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Oxidation as an Early Stage in the Multistep Thermal Decomposition of Uranium(IV) Oxalate into U3O8

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journal contribution
posted on 09.06.2020 by Lénaïc Desfougeres, Éléonore Welcomme, Maelig Ollivier, Philippe M. Martin, Julie Hennuyer, Myrtille O. J. Y. Hunault, Renaud Podor, Nicolas Clavier, Loïc Favergeon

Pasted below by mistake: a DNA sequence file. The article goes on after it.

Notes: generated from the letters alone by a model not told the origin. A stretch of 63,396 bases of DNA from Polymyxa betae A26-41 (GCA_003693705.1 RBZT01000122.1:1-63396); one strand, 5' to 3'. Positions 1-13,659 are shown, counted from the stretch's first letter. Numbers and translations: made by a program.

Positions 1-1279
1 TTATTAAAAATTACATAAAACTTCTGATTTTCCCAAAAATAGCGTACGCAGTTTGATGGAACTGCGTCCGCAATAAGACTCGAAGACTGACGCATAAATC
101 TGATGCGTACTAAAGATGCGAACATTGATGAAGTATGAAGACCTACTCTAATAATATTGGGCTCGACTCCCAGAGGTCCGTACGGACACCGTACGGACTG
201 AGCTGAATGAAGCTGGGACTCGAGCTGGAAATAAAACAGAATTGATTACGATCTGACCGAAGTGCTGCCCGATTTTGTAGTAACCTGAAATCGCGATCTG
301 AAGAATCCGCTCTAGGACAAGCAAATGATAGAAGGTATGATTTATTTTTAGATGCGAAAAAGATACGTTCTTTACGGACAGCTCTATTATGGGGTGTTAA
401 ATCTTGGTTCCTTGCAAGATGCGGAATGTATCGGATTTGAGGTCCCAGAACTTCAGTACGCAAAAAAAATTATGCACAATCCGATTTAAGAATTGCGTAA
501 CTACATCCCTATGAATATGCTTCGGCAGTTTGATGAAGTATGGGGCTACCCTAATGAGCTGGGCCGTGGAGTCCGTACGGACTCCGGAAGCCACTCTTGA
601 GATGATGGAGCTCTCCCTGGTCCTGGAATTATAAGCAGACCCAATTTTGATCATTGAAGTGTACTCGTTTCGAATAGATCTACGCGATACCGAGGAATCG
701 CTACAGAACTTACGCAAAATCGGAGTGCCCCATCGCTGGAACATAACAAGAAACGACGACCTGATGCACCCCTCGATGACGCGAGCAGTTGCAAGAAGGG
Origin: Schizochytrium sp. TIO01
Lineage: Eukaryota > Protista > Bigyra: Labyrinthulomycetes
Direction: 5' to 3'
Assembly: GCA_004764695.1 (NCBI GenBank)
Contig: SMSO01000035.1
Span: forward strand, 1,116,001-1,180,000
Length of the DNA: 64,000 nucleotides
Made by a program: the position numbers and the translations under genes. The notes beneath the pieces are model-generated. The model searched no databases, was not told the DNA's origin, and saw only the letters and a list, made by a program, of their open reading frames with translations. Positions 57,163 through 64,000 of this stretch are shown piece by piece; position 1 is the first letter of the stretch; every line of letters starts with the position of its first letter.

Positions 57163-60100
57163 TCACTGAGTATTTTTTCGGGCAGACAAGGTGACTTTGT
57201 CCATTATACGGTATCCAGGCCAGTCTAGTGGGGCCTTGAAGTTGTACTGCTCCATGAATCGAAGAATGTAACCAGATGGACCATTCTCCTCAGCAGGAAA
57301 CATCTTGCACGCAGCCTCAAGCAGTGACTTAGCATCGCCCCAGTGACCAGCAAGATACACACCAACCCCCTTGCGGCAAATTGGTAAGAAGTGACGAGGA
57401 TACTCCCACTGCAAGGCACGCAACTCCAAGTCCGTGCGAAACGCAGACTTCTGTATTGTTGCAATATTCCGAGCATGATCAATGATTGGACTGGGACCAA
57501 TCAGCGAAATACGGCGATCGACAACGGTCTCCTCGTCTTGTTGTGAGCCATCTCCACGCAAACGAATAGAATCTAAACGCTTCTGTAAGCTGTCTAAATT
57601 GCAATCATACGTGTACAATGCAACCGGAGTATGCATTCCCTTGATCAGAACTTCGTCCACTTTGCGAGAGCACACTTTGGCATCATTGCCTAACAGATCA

The thermal decomposition of actinide oxalates is greatly dependent on the oxidation state of the cation, the gas involved, and the physical characteristics of the precursor. In the actinides series, uranium­(IV) oxalate U­(C2O4)2·6H2O can be viewed as a peculiar case, as its sensibility toward oxidation leads to a specific series of reactions when heating under an oxygen atmosphere. In order to clarify the disagreements existing in the literature, particularly concerning potential carbonate intermediates and the possible transitory existence of UO3, we show here an extended characterization of the different intermediates through a combination of X-ray diffraction, vibrational spectroscopies and X-ray absorption near-edge spectroscopy. In this frame, uranium oxidation was found to occur at low temperature (200 °C) concomitantly to the onset of oxalate groups decomposition, leading to an amorphous oxo-oxalato compound. Pursuing the thermal conversion up to 350 °C led to complete oxidation of U­(IV) into U­(VI), then to the formation of amorphous UO3 still bearing adsorbed carbonates. The first pure oxide formed during the thermal conversion was further identified to substoichiometric UO3−δ after heating at 550 °C. Finally, U3O8 was obtained as the final stable phase after heating above 660 °C. The mechanism of thermal conversion of uranium­(IV) oxalate into oxide under oxygen is then driven by a complex interplay between redox reactions and decomposition of the organic fractions. Such chemical reactions were also found to significantly modify the morphology of the powder through high-temperature environmental scanning electron microscopy observations: decomposition led to a 20% reduction in the size of the aggregates, while uranium oxidation clearly promoted growth within the agglomerates.